They have added 4 new classes this year, which would bring the total credits to 55 if a student does all the photography classes.
The requirements for entering the program are to pass the compass test and go through an informational meeting with advisor Jeremy Austin.
The program transitioned out of the old film cameras and now requires students to use a DSLR camera as technology has moved towards everything digital. DSLR camera’s can cost any where from $500 to $5,000.
Program Director David Purdy has created new classes: Commercial Photography one and two, Portrait Photography one and two, Portfolio Photography, Wedding Photography, and Architectural Photography.
The program has a Travel Photography class and they travel weekly: “It’s a pretty broad range in which it encompasses, mostly it’s going to historic or important locations, whether it’s state parks or zoos or the sculpture park or the Botanical Center and photographing them in a story-telling way to let people know what those places are. It includes the farmers market or even say Jester Park with the buffalo,” Purdy said.
Students go on to many different jobs and career paths from the Photography Program.
A lot of students cross over with the graphic design program. Many students will go on and start their own photography businesses but supplement the income with another job such as work at a photography center.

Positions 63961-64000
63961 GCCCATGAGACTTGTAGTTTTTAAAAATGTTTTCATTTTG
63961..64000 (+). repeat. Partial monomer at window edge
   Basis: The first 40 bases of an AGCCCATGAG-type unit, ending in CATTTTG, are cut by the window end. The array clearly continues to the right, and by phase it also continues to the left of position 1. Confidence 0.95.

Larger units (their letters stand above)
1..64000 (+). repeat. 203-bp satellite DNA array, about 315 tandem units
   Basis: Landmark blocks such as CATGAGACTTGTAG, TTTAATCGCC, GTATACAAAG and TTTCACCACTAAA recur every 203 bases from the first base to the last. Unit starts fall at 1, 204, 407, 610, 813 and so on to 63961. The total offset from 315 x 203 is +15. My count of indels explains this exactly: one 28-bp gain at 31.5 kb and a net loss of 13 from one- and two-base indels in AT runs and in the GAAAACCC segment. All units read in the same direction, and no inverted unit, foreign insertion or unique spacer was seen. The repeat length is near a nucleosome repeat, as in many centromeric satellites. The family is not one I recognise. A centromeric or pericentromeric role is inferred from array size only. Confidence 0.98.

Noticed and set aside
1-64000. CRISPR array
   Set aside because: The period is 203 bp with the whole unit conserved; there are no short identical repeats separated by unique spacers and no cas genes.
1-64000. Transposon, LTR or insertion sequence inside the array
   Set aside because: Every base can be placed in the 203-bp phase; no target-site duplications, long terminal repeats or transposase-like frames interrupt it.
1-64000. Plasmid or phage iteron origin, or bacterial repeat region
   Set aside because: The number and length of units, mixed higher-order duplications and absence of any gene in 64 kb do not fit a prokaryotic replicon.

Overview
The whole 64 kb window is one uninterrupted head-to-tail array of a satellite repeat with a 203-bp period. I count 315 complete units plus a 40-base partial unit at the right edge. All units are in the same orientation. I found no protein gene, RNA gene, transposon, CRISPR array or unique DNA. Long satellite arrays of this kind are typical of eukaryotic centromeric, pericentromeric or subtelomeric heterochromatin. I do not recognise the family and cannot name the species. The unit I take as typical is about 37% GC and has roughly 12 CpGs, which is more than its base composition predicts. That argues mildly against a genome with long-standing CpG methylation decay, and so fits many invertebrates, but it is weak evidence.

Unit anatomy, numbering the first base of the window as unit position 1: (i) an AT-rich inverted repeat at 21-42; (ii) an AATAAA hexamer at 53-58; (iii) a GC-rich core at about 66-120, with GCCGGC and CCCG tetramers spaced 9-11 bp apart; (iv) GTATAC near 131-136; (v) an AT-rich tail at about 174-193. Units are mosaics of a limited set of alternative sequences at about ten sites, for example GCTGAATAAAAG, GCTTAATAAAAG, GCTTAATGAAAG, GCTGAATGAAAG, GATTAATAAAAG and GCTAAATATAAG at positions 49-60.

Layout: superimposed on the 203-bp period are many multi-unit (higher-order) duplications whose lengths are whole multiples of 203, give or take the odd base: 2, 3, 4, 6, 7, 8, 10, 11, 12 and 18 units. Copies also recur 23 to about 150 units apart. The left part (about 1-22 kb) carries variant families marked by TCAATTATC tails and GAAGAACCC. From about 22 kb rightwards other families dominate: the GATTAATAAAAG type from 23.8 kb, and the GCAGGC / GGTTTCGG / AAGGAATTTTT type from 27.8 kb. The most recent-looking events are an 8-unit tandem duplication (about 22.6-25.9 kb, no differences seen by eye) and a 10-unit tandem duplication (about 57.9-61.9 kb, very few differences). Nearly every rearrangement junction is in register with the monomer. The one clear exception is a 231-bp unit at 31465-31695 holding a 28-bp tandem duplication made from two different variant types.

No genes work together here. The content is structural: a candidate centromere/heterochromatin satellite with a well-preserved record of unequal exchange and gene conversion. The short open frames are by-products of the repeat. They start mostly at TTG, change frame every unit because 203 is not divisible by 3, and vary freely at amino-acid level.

There are also many part-time positions with magazines, newspapers, and entertainment. “There’s a lot of opportunity, but you have to wear a lot of hats,” Purdy said.
Why choose DMACC Photography Program? “I have always been interested in photography, I needed somewhere affordable, I also really enjoy David Purdy and Jeff Bokhoven as instructors because they work with students really well, and have real world experience,” said Courtney Mehmen.
Jeff Bokhoven has owned and operated a portrait studio for the last 20 years and continues his business while teaching on the side as and adjunct instructor for DMACC.
Before coming to DMACC, David Purdy worked for two years at the Des Moines Register, he ran his own photography business for three years, and has been a photojournalist for over 20 years.
Students who are not part of the Photography program can take the classes, but during the first few weeks of sign up, classes are only open to those in the program. Any students looking to join the program should schedule a meeting with an advisor.